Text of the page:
Published on: 21 May 2019 in Directors UK
Remembering John Llewellyn Moxey
Reading time: 2 minutes and 44 seconds
We were saddened to hear of the recent passing of our member John Llewellyn Moxey, known for a long and impressive career in television that encompassed everything from Coronation Street to Miami Vice.
John Llewellyn Moxey was born in Argentina in 1925, before moving to the UK and attending the Royal Military College at Sandhurst. After serving in the army during the Second World War, Moxey entered the industry as an editor. His start in directing came from directing single plays on London Playhouse (1955) and ITV Television Playhouse (1956). Before long, he was directing Coronation Street (1961) as John Moxey, and had also released his first feature film, The City of the Dead (1960), featuring Christopher Lee.
As the 60s progressed Moxey worked on a string of high-profile programmes, directing an episode of The Avengers (1967) and seven of The Saint (1964). This continued into the seventies, when Moxey had stints directing Hawaii Five-O (1970) and, notably, the pilot episode of Charlie’s Angels (1976).
Moxey was also prolific throughout the eighties, directing episodes of Miami Vice, Magnum P.I. and Murder, She Wrote (all 1984) — while also working on a series of TV movies, including the Kim Basinger-starring Killjoy (1982) and The Children of An Lac (1980). His busy television career continued until the early 1990s.
On April 29, John Llewellyn Moxey passed away at age of 94. He is survived by his wife Jane and two children. Our thoughts are with them at this time.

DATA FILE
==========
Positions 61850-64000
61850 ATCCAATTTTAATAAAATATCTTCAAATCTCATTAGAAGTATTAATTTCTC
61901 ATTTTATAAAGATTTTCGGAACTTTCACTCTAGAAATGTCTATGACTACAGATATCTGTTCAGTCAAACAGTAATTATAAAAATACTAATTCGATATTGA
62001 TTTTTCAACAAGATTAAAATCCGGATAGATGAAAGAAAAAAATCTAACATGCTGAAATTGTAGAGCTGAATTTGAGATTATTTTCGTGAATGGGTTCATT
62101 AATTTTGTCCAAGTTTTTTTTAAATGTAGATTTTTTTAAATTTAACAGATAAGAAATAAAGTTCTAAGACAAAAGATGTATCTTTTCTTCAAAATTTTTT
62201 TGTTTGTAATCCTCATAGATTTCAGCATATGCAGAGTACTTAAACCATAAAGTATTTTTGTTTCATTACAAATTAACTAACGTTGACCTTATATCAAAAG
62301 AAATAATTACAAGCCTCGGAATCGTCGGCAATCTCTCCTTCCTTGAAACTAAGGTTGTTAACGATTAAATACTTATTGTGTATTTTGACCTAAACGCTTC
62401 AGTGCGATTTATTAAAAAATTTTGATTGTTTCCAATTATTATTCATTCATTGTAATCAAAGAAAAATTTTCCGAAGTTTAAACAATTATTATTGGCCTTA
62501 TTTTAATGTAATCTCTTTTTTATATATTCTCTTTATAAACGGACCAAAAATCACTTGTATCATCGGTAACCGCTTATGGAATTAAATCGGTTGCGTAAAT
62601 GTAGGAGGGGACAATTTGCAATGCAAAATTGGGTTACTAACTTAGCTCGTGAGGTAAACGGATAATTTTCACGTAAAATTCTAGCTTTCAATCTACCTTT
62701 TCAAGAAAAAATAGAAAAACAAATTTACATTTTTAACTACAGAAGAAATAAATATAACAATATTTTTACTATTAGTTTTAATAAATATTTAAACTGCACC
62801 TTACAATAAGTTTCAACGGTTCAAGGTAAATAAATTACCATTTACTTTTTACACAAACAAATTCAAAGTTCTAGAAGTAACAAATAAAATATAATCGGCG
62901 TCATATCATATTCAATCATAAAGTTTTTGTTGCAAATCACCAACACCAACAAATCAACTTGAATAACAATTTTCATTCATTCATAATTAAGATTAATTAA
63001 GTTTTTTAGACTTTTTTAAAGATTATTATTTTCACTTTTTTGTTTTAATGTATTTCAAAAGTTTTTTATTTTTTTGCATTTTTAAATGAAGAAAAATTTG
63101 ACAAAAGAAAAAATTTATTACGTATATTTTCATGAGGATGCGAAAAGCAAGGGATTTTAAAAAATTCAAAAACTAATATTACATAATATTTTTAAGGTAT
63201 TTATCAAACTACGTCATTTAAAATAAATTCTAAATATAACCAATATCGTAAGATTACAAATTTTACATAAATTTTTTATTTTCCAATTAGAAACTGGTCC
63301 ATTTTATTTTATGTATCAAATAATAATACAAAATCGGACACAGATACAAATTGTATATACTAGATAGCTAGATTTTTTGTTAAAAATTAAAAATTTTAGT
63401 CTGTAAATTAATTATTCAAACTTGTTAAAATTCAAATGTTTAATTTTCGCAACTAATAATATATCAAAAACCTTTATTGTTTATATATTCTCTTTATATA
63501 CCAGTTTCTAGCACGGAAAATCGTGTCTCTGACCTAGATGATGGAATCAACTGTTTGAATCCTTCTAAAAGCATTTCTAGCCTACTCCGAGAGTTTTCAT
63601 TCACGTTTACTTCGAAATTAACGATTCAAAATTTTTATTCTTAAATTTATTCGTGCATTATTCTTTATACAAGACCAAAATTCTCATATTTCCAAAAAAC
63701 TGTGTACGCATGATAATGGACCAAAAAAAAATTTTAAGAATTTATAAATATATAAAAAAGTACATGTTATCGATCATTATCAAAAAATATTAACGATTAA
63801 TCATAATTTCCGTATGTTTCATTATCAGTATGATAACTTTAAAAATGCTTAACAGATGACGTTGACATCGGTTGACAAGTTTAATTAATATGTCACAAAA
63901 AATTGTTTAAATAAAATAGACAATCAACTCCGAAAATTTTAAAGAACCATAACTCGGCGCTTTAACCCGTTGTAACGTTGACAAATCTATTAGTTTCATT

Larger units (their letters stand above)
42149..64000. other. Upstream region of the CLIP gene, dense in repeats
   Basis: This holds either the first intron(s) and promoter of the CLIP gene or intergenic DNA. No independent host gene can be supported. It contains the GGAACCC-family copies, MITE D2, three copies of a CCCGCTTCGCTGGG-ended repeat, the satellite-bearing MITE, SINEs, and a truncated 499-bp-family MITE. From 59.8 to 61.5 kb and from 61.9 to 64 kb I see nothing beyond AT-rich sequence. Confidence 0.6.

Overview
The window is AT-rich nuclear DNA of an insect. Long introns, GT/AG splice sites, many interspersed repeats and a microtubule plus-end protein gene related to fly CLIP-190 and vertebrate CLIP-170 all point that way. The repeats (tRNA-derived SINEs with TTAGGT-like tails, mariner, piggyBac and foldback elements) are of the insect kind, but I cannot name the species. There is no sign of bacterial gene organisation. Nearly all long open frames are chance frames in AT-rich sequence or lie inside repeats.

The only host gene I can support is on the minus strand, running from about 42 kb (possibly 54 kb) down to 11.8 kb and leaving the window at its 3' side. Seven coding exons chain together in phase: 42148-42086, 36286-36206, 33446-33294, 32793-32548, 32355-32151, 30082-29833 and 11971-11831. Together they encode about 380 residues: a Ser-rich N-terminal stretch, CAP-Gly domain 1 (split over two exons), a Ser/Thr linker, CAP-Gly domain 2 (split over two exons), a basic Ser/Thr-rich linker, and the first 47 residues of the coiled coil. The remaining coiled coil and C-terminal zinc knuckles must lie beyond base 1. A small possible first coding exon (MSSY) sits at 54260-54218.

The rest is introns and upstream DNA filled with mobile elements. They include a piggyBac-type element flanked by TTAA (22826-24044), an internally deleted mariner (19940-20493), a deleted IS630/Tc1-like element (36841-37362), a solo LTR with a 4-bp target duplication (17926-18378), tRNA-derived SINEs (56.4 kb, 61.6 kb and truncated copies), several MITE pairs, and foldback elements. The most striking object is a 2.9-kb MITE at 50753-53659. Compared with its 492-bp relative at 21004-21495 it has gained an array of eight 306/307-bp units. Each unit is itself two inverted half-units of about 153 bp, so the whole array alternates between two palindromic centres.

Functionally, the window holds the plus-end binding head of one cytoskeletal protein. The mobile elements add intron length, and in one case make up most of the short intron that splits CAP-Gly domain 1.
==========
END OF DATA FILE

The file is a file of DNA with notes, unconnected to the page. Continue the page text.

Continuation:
Directors UK member Davy Andrews worked with John Llewellyn Moxey in one of his first roles as a young actor. He remembers his time working with John below:
As a young actor I gave one (or rather three) of the best performances of my acting career before I became a director. It was in an ATV play called A Tricycle Made for Two by Arden Winch starring Yootha Joyce and me. It was a trilogy of short plays for a prime time slot and Yootha and I played the leads in each one. The only other actors in it that I remember were Patrick Newall as a dodgy used car salesman and a delightful old actor — well-known on TV and movies — whose name has now escaped me, who played a canny tax inspector. Moxey was probably the most intelligent and helpful director I ever worked with — he had great empathy with actors and directed with precision while respecting and harnessing the actors’ exploratory instincts. He cared greatly about things that sometimes tend now to be less important in television drama - like clarity of speech and speech recording without compromising performance or truthfulness! I believe the play, made “as live” around 1963-4, survives in the BFI archives.